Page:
“OK. Robert Smith of The Cure to Tottenham Hotspur footballer (of the 1960/1 double team) Bobby Smith. Tottenham Hotspur play at White Hart Lane (or used to) (Still do, mostly – Sports Ed), and Clay Hart was a country singer whose most famous song begins with these awesome lines “In a broken down apartment house lay a woman in labour…said by the grace of god I’ll have this child with the help of a neighbour”! Spring, by Clay Hart. Only in country music do you get such fabulous lyrics.”
And that, dear readers, is how to do Comment Showboating:
“For my suggestion this week I’m going down the knob-twiddling route once again. David M. Allen co-produced a string of Cure albums, including ‘The Head on the Door’ from which ‘In Between Days’ is taken. Among Allen’s many other production credits is my favourite (and a criminally overlooked) Psychedelic Furs LP, ‘Book of Days’, from which I’ll choose ‘Torch’.”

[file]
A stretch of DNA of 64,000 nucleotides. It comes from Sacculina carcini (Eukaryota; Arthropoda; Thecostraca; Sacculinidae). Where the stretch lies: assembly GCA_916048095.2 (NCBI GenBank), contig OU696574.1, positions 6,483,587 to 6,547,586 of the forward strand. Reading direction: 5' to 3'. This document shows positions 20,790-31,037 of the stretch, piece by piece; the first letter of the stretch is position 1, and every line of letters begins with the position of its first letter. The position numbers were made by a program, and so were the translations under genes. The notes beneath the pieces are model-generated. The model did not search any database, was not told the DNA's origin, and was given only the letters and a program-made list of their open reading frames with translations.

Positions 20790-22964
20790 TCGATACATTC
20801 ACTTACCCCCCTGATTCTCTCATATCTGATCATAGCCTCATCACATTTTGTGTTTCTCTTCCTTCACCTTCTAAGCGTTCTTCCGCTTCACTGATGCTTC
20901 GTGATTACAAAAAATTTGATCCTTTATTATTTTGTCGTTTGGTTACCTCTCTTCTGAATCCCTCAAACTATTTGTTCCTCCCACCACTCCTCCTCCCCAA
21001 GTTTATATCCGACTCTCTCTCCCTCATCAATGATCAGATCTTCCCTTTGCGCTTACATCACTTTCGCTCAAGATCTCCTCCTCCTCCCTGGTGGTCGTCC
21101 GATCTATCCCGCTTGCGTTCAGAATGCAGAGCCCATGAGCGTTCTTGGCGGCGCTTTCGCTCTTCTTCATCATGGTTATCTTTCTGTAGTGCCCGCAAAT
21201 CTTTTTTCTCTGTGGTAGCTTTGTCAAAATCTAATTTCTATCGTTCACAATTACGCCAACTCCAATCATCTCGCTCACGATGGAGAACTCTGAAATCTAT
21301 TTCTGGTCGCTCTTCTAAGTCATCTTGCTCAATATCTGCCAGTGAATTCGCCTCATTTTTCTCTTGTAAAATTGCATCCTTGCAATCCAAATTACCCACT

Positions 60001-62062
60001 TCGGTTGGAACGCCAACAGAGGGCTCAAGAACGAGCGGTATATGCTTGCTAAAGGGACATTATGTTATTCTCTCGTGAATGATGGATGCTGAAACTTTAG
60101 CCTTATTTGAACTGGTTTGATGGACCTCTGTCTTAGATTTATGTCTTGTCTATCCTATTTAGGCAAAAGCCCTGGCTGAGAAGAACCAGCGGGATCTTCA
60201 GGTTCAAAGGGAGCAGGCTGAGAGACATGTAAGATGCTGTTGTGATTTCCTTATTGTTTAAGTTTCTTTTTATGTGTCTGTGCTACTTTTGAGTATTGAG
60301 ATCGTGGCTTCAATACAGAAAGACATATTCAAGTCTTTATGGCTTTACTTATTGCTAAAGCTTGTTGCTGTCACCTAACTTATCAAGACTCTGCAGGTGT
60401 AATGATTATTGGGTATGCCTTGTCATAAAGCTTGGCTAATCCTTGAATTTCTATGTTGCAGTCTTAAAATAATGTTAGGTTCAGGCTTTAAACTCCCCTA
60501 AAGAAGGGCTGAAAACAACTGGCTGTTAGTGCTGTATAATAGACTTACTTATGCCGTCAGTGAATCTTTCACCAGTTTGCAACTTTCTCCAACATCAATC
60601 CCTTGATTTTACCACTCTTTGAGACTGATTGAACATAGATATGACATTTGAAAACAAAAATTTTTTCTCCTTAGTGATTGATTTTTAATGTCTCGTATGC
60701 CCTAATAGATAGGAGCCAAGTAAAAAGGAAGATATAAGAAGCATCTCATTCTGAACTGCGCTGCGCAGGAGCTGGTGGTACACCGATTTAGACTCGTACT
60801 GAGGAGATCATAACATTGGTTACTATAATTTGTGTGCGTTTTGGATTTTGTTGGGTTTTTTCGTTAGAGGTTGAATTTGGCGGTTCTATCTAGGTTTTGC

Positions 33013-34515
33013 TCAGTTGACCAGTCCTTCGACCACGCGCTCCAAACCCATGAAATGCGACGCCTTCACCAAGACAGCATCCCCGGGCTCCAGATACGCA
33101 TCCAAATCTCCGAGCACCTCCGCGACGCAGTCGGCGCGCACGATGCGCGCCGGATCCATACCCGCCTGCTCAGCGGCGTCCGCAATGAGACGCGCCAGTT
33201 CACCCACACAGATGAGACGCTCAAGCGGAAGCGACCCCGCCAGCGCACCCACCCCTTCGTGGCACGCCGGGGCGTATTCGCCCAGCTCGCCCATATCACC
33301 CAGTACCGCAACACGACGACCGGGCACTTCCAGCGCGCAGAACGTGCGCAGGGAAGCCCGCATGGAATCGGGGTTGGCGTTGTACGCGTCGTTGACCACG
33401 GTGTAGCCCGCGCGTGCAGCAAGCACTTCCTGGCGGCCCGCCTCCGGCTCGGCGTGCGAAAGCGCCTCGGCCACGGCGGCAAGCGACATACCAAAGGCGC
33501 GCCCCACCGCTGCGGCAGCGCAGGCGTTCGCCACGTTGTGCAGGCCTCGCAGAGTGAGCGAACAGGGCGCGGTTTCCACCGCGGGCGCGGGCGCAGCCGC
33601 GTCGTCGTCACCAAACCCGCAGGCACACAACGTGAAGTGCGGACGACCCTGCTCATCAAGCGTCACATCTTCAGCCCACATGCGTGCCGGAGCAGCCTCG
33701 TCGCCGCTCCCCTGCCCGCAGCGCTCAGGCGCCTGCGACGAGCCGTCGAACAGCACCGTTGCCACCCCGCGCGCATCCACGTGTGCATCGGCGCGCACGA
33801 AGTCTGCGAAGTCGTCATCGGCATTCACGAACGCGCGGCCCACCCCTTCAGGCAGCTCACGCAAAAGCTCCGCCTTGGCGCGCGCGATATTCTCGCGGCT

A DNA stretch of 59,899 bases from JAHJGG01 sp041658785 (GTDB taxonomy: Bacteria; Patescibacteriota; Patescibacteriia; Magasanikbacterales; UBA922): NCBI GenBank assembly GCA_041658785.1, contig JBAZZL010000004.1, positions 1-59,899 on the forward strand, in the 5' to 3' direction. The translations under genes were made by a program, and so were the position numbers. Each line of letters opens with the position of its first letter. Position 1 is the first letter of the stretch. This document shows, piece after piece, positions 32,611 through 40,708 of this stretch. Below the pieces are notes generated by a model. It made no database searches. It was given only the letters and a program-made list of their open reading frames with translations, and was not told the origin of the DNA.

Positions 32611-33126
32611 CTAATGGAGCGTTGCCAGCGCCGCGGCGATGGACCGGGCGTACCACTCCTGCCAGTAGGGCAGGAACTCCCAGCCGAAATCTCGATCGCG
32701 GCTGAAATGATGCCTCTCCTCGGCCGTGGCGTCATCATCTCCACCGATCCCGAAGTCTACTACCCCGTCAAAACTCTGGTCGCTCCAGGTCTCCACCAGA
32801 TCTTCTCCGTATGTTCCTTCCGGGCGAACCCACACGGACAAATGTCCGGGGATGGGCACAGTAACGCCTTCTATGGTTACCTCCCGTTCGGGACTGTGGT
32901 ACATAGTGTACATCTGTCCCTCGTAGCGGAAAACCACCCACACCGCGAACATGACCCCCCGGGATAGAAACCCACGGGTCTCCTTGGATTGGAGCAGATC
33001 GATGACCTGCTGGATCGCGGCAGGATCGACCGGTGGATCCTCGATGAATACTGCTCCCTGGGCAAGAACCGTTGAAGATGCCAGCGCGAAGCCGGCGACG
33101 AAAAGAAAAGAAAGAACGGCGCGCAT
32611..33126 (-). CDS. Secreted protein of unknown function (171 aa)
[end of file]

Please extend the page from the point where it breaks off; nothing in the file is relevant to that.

You can’t beat a bit of know-twiddling in my book (innuendo very much intended), and it’s the type of link that doesn’t appear often enough here.
And that concludes all of your suggestions for another week and I’m afraid none of you guessed what the record was in The (official) Chain. But before I reveal all, here’s my two suggestions, and I went down the same route as Alyson and George (with his first suggestion) did, going from The Cure to another word for a cure being a remedy, which led first to this, where Keith and the boys have got not just the poison, but the remedy too, which is one of those Good News/Bad News scenarios:
Literally not heard that in years, and bloody great it still sounds too.
And so, to the official record and Rol, you are going to kick yourself, as are you CC for picking out the wrong one from his list of semi-suggestions. For the next record in the BBC Chain was chosen following this suggestion:
“…From ‘In Between Days’ to ‘Inbetween-er’…” Ah well, never mind chaps, eh?
And that’s that for another week. So please submit your suggestions for songs which you can link to “Inbetweener” by Sleeper, along with your reasoning for the connection, via the Comments section down below.
I’ve got one already, unless one of you lot go and nick it first.